Secretary of Education Betsy DeVos made big news—twice—the first time she visited a school in her new job. Ever since then, educators, advocates, and others have expressed keen interest in keeping close tabs on each time she visits a school to see how things go, and what she says during and after her visit.
Now you can easily keep up with DeVos’ visits to schools: Click here to use our handy interactive map and tracking tool. Each time she stops by a school, you’ll see a slide with the name and location of the school, along with any other pertinent information and coverage we have of her trip. The interactive tool also adds up not just the number of times she’s visited schools, but the types of schools she’s visited: traditional public, private, and charter schools. You can also check out an embedded version of the tracker below:
School visits and the accompanying photo ops for education secretaries are part of the job, of course. Former Secretary of Education William Bennett, for example, the nation’s third education secretary, visited 75 schools from 1985 to 1987. And it was one of his favorite parts of the job.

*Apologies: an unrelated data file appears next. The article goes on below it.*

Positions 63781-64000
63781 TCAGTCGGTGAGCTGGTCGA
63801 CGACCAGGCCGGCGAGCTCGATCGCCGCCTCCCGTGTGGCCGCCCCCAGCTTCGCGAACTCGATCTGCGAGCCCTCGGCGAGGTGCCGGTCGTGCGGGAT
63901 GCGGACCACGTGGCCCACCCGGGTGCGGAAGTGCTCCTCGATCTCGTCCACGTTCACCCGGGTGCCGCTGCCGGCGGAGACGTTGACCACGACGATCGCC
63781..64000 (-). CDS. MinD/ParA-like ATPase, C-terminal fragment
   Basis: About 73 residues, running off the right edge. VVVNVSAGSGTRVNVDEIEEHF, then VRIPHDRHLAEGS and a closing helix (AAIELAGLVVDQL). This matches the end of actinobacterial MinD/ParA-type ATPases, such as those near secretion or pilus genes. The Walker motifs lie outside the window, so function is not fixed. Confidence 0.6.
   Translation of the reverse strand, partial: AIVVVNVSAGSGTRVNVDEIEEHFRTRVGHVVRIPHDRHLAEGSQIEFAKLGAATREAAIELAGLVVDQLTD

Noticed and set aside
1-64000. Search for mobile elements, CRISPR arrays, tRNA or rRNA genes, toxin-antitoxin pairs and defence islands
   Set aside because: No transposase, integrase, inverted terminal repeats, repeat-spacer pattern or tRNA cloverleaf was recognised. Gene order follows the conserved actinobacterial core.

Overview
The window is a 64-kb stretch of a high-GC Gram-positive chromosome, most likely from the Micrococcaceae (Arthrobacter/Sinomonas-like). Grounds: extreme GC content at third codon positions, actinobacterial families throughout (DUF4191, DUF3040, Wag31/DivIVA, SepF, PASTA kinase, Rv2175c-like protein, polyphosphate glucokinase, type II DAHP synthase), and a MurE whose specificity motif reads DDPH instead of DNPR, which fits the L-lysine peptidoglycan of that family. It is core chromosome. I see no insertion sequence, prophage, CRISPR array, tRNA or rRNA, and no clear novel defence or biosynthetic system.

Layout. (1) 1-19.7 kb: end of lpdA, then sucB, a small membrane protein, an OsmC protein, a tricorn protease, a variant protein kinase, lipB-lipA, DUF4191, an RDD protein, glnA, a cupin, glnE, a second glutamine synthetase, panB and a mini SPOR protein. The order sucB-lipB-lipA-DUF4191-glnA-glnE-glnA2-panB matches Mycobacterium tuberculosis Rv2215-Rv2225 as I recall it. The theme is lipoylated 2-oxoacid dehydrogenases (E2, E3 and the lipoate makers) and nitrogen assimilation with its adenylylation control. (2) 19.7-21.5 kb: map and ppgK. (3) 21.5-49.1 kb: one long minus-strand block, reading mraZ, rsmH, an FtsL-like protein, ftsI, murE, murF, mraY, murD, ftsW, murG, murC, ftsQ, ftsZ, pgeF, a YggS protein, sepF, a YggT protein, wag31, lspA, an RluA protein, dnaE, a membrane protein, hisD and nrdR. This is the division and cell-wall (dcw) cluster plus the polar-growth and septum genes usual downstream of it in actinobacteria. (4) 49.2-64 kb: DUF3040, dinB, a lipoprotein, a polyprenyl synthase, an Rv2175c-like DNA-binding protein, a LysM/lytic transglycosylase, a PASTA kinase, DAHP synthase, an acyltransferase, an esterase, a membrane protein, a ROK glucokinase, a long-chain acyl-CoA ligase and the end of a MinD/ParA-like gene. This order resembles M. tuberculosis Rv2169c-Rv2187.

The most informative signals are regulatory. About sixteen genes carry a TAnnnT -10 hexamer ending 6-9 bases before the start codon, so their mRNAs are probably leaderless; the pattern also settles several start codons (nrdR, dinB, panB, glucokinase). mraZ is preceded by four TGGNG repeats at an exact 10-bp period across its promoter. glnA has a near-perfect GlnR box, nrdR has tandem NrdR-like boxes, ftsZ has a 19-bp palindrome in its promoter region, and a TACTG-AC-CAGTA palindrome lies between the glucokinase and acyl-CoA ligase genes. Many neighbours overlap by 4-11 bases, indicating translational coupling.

Education secretaries aren’t afraid to use them as a backdrop for significant policy announcements. Last year, former Secretary of Education John B. King Jr. visited a Washington, D.C. school to unveil the department’s draft accountability rules for the Every Student Succeeds Act. (As you may have heard, Congress just overturned the final version of those rules last week.)
So far, in addition to that notable first visit to a D.C. public school last month, DeVos has only visited one other school, a private Catholic school in Orlando, Fla. President Donald Trump joined her for that visit. DeVos is a long-time advocate for school choice, and has consistently cited a trip to the Potter’s House Christian school in her home state of Michigan as an inspiration for her support for vouchers, tax-credit scholarships, and charters.
Lastly, if you don’t see a DeVos school visit included in our interactive tracker, let us know—we’ll happily update it.
Education Week Librarian Holly Peele contributed to this post.
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